The two questions we were asked the most about Colmar when we told people we were going there were, "Where the heck is that?" and "Why do you want to go there?". Colmar is located near the German border of France and has a strong German influence on food, wine, and architecture. Colmar is the wine capital of the Alsace region of France. According to the Colmar Tourism website and Jean-Michel Deiss, "Alsace and Corsica are the only two regions of France where the regional council of the National Institute of Appellations d'Origine (INAO) makes its own, independent decisions. Paris' role is limited to approving the decisions." The INAO in Alsace is located in Colmar, and so is the CIVA, the Alsatian Wine Commission. I'll summarize that: Why would we want to go there? One word: wine.

After an uneventful day of travel (thankfully everything was relatively on time, this time), we arrived in the small Alsatian town of Colmar, France! Unfortunately, we arrived at the same time as a big storm. We popped into the tourism office for a map and some information about wine tasting, and then sought shelter in a bar nearby to wait out the downpour until our hosts, Claude and Cecile, got home from work and could let us into the apartment. Oddly, the bar we hung out in was called Michigan Café, with the symbol being the "M" in the same font as University of Michigan - there must be a strong contingent Wolverines in Colmar. Even more strange, the bar only had Belgian beers on tap. No problem for us, though, since Belgians are among our favorites! Thankfully, as we finished our beers, we got a text from Cecile stating she would come home from work early to let us get out of the rain. We hightailed it a few blocks away to our temporary home.

Cecile and Claude, thirty-somethings who both work at schools (Cecile teaches German and Claude teaches sport), own a huge apartment just outside the center of town. This gorgeous two story, 3 bedroom + 2.5 bathroom + living room + dining room + office + kitchen (See? Ginormous! Especially by SF standards!) was also home to a beautiful kitty cat name Zadar, a playful cat who enjoyed eating cheese, vegetables, smoked salmon, yogurt…Zadar was basically a human, a very curious and furry human. Cecile showed us around the great flat and we instantly felt welcome. Over the course of our stay, she and Claude became more than just Airbnb hosts to us, they became our friends. We loved chatting with them for hours about how they met, travel, things they like to do, beers they enjoy…it was like we'd known them for a long time. This was definitely our most comfortable Airbnb stay yet. We particularly loved when Cecile knocked on our door inviting us to join them for dinner - Cecile's sister was visiting from New Zealand and Claude made a ton of food, too much food, and they asked if we would like to try some typical Alsatian cooking. You had me at food! Claude had made delicious tarte flambee (the Alsace version of pizza) with Munster cheese and ham (YUM), and banana and nutella in a rolled up tarte flambee crust warmed in the oven, with a glass of Riesling. It was a perfect meal and we were honored to join them as they caught up with Cecile's sister.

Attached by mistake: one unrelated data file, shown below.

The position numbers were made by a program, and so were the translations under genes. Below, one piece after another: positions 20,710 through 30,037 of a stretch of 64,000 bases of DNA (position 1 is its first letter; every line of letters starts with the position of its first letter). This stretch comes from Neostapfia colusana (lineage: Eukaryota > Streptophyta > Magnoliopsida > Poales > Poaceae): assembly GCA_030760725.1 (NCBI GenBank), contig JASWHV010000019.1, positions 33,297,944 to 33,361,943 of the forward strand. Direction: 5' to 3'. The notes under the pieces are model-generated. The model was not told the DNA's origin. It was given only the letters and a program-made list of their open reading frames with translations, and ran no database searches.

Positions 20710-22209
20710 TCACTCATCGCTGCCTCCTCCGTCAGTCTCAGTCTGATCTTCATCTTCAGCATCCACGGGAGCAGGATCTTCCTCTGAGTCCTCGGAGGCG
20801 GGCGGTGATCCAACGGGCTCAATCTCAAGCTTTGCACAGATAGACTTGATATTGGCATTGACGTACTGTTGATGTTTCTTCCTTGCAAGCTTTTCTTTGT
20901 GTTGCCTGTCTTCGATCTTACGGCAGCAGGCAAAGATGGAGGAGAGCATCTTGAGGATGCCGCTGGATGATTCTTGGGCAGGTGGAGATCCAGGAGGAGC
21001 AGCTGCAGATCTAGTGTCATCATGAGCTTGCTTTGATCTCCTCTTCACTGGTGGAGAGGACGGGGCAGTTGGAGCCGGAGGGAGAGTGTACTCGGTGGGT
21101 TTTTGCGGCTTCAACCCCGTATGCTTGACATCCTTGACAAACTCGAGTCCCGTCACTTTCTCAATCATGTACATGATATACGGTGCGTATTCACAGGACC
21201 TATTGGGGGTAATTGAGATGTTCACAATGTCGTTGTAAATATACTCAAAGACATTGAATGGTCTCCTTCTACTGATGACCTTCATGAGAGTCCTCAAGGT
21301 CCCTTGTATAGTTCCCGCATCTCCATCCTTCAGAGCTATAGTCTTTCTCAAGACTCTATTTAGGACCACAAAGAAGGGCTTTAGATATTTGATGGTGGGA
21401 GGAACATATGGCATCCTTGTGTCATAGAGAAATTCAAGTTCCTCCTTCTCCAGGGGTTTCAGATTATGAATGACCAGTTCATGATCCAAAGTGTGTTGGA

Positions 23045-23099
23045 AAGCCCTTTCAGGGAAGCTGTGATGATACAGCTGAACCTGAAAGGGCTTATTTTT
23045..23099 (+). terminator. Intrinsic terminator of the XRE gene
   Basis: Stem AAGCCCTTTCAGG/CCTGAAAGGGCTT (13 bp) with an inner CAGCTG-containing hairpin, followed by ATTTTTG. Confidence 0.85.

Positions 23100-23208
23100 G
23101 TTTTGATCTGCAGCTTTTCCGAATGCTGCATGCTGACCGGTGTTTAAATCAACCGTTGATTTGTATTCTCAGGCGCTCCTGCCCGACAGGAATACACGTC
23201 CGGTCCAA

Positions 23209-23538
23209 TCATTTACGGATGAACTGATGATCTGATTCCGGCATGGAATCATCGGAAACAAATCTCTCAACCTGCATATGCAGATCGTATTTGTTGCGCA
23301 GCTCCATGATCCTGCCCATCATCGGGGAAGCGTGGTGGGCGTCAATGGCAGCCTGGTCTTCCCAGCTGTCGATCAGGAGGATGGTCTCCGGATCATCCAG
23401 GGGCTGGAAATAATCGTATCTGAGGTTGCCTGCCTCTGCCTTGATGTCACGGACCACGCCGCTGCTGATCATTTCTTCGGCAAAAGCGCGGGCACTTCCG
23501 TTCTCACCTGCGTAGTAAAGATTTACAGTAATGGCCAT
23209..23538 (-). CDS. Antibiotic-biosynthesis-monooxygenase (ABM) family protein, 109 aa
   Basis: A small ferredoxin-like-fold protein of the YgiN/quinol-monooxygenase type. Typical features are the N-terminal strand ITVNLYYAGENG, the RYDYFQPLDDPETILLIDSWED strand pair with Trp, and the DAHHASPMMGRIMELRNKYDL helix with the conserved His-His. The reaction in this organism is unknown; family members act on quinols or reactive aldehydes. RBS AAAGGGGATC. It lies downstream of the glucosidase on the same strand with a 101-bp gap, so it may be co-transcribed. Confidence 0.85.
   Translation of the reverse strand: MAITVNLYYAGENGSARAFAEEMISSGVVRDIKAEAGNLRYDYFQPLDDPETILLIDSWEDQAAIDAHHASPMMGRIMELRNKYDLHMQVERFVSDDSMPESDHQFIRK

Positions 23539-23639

While we try to eat the local cuisine, we often crave the flavors of home (most notably, burritos. I would kill for a burrito.), which is why I couldn’t ignore my craving for burgers. With Summer approaching, I was longing for a summer meal, so one night I whipped up some burgers with carmelized onions, french fries (excuse me, I mean pommes frites), and watermelon! The watermelon was a bit strange (the texture was very different from what we're used to), but the burgers and fries were deeeelicious! But don't worry, we indulged in more French fare - we finally got crepes from a little stand! It only took three separate visits to France, but we got them. Unfortunately, they weren't nearly as good as the crepes our host Cyrielle made us in Avignon, but at least we can finally mark them off the list! We also indulged in some delicious baked goods - helloooooooo chocolate croissant! Now THAT was delicious! And for our last meal in this cute town we went to a restaurant recommended by Cecile and Claude, Schwendi. This old restaurant is located near the canal that runs through town and offers great people watching from the patio tables. For dinner, we enjoyed another tarte flambee, this time with crème fraiche, cheese, ham, and onions, and a roesti, an iron skillet filled with shredded potatoes and melted Munster cheese, and a couple of local weiss beers. We loved the local flavors and enjoyed watching other travelers and locals meander by. While we don't usually order desert at meals (we have to limit ourselves, sometimes!), we decided we couldn't pass up a local favorite - kugelhopf with vanilla ice cream!